4 of the Best Robot Vacuums for the Money 2021

written by Sam Harris
part of Robot Vacuums
created on February 5, 2021
updated on July 19, 2021

So you want to buy one of the Roomba i7+ or Ozmo t8+ for $800. What if I tell you there’s a certain Proscenic m7 Pro with comparable features and cleaning ability…BUT for only $500? $300 in savings, that is. Not to mention, for every Roomba 980 at around $500, there are alternatives, such as the Roborock e4 and the newly released Wyze bot, that work just as well, and again, at half the price. 

It turns out today’s update is about robotic vacuum cleaners that offer a huge bang for the buck. Featured items will be reviewed based on how they compare to similar products from competing brands in terms of pricing, features, and functionality

Without further ado, here are four of the best robot vacuums for the money.

Proscenic m7 Pro self-emptying robotic vacuum cleaner

proscenic_m7_pro_self_emptying_robotic_cleaner
proscenic m7 pro

Appearing #1 in this list of the best robot vacuums for the money is the Proscenic m7 Pro. 

So the Shark IQ would’ve been the closest challenger since it’s within range price-wise. Even so, its self-cleaning base uses a bag-less system, which helps to reduce expenses on consumables. 

Unfortunately, the Shark has unresolved mapping issues. Navigation isn’t that great either leading to increased tendencies of jamming, plus it could struggle under low light conditions.

Continue reading: Shark IQ self-emptying robot vacuum (full review)

Moving on and talking about the Roomba s9+, this one even has far more issues than the Shark. Error 31, for one. It neither helps that it’s twice the price of the Shark and the Proscenic m7 Pro.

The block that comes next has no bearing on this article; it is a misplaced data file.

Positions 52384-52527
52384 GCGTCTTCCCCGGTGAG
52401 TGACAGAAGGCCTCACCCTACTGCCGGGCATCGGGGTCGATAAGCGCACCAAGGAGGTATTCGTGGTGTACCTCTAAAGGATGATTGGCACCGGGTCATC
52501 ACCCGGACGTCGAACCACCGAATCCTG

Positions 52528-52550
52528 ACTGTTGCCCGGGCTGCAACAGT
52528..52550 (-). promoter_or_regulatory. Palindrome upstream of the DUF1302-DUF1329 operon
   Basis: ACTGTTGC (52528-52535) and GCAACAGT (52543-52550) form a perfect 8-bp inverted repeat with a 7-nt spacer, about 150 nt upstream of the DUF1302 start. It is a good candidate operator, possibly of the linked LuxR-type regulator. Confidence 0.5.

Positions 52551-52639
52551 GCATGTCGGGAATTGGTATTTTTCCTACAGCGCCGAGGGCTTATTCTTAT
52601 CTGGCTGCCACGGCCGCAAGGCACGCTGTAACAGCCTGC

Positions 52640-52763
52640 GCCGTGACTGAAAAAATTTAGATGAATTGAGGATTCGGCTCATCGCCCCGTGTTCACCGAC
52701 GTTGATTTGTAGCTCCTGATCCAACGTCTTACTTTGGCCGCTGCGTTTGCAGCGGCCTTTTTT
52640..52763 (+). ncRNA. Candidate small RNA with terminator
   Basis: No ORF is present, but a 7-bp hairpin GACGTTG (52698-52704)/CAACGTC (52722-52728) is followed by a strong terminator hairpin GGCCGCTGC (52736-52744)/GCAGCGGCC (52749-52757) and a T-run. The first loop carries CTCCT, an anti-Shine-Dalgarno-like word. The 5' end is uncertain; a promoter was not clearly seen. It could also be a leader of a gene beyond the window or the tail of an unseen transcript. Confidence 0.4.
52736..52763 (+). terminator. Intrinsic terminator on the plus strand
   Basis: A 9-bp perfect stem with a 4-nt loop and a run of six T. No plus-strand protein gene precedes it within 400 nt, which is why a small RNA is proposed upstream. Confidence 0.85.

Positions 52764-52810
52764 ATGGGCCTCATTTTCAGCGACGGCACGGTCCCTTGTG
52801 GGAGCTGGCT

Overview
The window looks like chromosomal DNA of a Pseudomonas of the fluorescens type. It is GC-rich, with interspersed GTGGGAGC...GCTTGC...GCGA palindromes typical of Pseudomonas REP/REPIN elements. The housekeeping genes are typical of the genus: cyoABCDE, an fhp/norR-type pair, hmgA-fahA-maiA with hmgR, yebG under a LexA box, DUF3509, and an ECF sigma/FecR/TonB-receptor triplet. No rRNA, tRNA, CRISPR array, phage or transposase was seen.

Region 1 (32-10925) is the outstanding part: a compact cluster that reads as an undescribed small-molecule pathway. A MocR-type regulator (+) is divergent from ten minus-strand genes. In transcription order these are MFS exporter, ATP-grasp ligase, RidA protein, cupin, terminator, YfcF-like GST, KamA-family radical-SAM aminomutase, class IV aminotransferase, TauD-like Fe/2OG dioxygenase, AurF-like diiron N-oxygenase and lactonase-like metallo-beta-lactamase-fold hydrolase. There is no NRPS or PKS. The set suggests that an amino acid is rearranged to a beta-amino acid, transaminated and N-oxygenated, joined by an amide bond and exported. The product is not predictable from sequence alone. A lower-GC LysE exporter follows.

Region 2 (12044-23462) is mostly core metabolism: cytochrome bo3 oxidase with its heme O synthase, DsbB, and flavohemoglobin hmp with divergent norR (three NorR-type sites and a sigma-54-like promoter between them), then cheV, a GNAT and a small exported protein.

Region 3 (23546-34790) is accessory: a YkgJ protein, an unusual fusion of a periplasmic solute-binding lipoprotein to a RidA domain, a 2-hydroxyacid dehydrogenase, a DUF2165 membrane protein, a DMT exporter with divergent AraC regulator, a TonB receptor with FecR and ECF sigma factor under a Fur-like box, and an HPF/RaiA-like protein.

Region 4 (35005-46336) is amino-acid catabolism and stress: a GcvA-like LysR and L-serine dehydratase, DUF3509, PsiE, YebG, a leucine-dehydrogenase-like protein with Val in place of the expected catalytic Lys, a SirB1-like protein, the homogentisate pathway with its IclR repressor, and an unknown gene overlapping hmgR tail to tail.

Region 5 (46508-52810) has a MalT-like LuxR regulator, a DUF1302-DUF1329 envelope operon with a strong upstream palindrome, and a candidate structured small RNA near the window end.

The Ozmo t8+ seems to be a bit more refined EXCEPT it’s pricey, similar to the Roomba.

Now if you’re wondering, no, the point isn’t whether the Proscenic m7 Pro is perfect because it isn’t…as you’d see if you follow this link. The point however is, why buy an unstable, pricey Roomba s9+ when you can get a Proscenic m7 Pro with comparable features, better performance, and at half the price?

Continue reading: proscenic m7 pro LDS robot vacuum cleaner (full review)

At the intersection of price and performance, get the Proscenic m7 Pro smart vac if you:

  • Are looking for an alternative to the expensive and erratic Roomba s9+ or Shark IQ bot.
  • Want an auto floor cleaner that is smart, reliable, efficient, and less hands-on.
  • Want to minimize your risk of ending up with an expensive paperweight you can’t use or return.

Neato d4 robotic vacuum cleaner

neato_d4_robotic_vacuum_cleaner
neato d4

Next up on this list of the best robot vacuums for the money is the Neato d4 vacuuming robot.

Starting off with the not-so-good, the Neato d4 runs on 2.4Ghz only. That, and you may still run into some connectivity problems. Some users have also pointed out failings in its navigation where it gets stuck on random stuff. No zone cleaning or multi-level support. 

To be honest, there are alternatives with improved offers from the competition. These however do have disadvantages too.